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Blog The Beauty Of Reading And Writing Poetry - Strength In Our Different Interpretations

The Beauty Of Reading And Writing Poetry - Strength In Our Different Interpretations

By Ian Eagleton | Guest Blog, Poetry

The Beauty Of Reading And Writing Poetry - Strength In Our Different Interpretations

Author of 'Glitter Boy', Ian Eagleton explains his relationship with poetry and how it's changed throughout his life!

My relationship with poetry is a complex one.

In secondary school, poetry was something to be wary of. The teachers would go through the poem line by line and tell us what the poem was about, and we would annotate it with the teacher’s thoughts and ideas. We were never allowed to form our own opinions about what we were reading. I remember at my A-Level Parent’s Evening my mum being told by my English teacher that I was an ‘excellent student’ but that I often had my ‘own ideas’ and wrote about things we hadn’t discussed in class.

The message was clear: poetry was something to be given to us by our gatekeepers and the notion that it could be messy or open-ended or invite discussion or disagreement was ludicrous.

I’m afraid I carried this memory into my career as a primary school teacher. I often shied away from poetry in my classes. I didn’t like the open-ended nature of just ‘letting the children write’.

It wasn’t until I saw children’s poet Neal Zetter run a poetry workshop for my Year 4 class that it finally clicked: poetry could be an extension of us. It could be messy and fun and creative! A way to allow us to reveal our feelings and thoughts about the world. For us to express ourselves freely and openly without worrying about getting something right or wrong.

Afterwards, my relationship with poetry completely changed. I welcomed the chance to let my young writers explore, create, experiment and enjoy different poetic structures and word play. I devoured children’s poetry anthologies and read everything by Dom Conlon, Matt Goodfellow, Debra Bertulis, Liz Brownlee, Sue Hardy-Dawson, Julie Anna Douglas, Joshua Siegal, Zaro Weil, Alex Wharton, Jay Hulme, and Dean Atta.

Poetry was now a big part of my reading diet, and I loved it. I loved the way my feelings towards a particular poem could change and develop, and how the obscurities that often lie within poems allowed me to think, problem-solve, enjoy, and consider.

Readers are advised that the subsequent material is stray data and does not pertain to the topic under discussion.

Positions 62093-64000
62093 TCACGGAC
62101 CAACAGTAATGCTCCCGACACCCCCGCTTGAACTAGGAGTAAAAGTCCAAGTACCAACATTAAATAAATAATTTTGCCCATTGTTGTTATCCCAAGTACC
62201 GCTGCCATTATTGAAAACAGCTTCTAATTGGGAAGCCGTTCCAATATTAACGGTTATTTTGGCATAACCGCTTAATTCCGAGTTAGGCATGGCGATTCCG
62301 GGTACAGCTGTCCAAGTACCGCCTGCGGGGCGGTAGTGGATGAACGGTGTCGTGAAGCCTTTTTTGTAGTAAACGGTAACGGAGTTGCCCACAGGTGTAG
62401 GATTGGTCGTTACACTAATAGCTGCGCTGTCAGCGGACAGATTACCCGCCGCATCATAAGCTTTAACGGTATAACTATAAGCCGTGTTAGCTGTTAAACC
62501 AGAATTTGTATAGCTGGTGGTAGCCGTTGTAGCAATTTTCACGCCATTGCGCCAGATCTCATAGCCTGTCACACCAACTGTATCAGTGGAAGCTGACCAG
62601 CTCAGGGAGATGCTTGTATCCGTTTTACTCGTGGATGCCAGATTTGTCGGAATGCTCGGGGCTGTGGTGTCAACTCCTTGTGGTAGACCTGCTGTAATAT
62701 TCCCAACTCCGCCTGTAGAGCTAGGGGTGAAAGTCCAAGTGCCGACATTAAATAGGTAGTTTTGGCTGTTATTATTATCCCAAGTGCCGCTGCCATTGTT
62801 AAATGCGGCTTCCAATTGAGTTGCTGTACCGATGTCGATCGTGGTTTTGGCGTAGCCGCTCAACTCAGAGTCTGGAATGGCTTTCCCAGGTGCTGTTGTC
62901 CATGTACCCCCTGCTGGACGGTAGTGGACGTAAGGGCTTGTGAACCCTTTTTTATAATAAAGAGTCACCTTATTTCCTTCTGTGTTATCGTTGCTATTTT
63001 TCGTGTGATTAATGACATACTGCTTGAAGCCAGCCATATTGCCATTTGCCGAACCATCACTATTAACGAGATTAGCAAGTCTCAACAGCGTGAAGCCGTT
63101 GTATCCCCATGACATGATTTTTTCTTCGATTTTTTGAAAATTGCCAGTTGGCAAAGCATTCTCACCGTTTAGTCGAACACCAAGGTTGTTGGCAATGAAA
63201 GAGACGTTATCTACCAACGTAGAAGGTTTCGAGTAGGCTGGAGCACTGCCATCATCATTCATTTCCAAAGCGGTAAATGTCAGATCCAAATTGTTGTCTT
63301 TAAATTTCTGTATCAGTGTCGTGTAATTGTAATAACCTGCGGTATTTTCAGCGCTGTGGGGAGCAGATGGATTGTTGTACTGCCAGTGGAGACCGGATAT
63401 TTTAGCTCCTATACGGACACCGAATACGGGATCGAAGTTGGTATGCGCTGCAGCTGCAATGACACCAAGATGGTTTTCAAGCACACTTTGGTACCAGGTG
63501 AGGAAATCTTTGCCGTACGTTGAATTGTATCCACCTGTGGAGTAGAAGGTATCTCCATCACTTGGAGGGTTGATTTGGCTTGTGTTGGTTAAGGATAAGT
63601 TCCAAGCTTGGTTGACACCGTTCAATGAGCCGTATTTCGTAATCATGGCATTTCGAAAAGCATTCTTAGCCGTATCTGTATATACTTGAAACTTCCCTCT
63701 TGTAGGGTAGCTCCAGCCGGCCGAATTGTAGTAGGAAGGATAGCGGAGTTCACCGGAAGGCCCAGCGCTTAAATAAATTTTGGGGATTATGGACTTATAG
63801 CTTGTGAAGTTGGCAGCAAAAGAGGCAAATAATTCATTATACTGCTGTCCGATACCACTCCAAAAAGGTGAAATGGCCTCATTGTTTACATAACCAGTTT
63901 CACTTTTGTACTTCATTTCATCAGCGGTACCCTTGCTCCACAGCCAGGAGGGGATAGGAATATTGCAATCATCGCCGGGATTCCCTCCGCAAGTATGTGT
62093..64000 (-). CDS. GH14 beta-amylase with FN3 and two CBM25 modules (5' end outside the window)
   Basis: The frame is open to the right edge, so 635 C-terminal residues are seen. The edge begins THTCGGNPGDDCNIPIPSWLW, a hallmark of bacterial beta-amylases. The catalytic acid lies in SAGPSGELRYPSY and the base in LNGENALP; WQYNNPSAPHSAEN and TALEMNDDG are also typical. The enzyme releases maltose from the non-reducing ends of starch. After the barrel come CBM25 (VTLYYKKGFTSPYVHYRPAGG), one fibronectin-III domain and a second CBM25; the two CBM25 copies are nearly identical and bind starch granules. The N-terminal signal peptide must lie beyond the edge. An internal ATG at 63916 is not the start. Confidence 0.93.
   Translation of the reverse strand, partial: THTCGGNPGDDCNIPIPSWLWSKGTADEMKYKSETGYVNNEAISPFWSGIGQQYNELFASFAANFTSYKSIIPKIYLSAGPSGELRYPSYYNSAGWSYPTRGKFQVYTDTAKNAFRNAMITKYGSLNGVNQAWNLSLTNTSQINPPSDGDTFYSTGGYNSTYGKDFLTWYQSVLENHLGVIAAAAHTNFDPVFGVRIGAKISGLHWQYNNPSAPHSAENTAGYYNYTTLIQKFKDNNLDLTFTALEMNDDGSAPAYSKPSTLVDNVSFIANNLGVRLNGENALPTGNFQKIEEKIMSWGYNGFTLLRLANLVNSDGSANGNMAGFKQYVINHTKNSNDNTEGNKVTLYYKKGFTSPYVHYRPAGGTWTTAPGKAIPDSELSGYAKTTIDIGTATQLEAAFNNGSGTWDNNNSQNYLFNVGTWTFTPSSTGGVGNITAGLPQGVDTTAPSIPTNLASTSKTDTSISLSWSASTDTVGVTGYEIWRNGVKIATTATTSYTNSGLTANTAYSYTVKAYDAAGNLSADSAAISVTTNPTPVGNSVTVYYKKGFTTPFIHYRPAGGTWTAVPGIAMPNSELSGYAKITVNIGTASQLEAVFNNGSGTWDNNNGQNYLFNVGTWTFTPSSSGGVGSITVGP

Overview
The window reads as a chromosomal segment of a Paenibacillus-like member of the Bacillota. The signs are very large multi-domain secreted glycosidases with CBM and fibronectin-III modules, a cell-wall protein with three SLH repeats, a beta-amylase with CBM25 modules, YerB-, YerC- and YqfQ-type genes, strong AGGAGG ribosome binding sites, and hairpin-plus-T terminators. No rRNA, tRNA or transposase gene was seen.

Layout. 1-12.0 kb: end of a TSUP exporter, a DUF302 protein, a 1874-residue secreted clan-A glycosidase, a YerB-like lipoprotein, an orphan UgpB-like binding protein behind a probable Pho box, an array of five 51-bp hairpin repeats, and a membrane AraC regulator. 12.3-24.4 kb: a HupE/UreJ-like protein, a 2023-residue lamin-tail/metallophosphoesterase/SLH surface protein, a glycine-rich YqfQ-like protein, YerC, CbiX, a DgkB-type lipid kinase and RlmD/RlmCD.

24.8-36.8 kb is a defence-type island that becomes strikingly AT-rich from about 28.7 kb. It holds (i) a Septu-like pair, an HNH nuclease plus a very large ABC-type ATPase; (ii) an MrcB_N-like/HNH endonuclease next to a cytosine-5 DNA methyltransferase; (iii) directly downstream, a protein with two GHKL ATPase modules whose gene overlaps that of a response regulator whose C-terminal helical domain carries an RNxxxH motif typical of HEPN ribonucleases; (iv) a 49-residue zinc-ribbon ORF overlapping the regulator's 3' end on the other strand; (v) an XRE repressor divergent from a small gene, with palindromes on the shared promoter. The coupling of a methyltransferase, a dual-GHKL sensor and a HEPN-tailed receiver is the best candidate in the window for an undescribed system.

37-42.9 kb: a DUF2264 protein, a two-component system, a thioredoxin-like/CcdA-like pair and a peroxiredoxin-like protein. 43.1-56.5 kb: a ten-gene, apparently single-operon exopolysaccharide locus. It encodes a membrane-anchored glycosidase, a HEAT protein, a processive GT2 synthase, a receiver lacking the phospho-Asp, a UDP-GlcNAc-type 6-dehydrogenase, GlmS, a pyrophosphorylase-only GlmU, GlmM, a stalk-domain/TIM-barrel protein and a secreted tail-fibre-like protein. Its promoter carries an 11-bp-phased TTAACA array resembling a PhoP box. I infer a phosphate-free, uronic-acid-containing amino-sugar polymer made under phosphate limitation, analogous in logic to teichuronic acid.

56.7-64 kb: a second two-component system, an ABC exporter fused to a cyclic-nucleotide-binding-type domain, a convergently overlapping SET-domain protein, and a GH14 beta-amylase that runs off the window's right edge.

At the beginning of Glitter Boy, the main character James is set the task of writing a poem about himself. I thought that would be a nice way to introduce readers to James’s passions, hobbies, and family life. I wasn’t planning on including anymore poetry in the book!

When my editor at Scholastic, Linas Alsenas, said that he’d really enjoyed the poem and wondered if I could make them a big part of the book, I was worried. I enjoyed reading other people’s poetry, but was worried about writing my own poems. I decided that if I were to include poems in Glitter Boy, then they had to do two things. They had to move the story along and they had to reveal something more about James, something secret and hidden.

I relished the chance to explore and write my own poems, and the pressure I felt soon melted away. I was, after all, writing poems in role as an eleven-year-old boy. They didn’t need to be perfect!

It’s lovely that so many readers have said that the poetry in Glitter Boy is a real strength of the book. I hope they provide a peek into James’s turmoil as he experiences homophobic bullying, and that they also add some warmth and humour too.

If your experiences of poetry are similar to mine, I’d urge you to pick up a poetry book again. I’d urge you to try and let go of the idea that poetry has to be understood, that it’s just an academic pursuit, that poems are there to be dissected, and that there are certain people in the world who can give us the answers and help us crack their many mysteries. Poetry is for everyone. There is no right or wrong. We all bring our own experiences when we engage with poetry, which is the real beauty of reading and writing poetry: there is strength in our different interpretations.

So cast off your misgivings, concerns, and worries, grab a poetry book and dive into wonder, magic, and adventure!

You can keep up to date with all things Ian Eagleton by following him on Twitter here! You can purchase a copy of Glitter Boy here!

If you are interested in writing your own poems but not sure where to start check out our 'How To Write A Poem' guides here!

Published: Fri 5th May 2023

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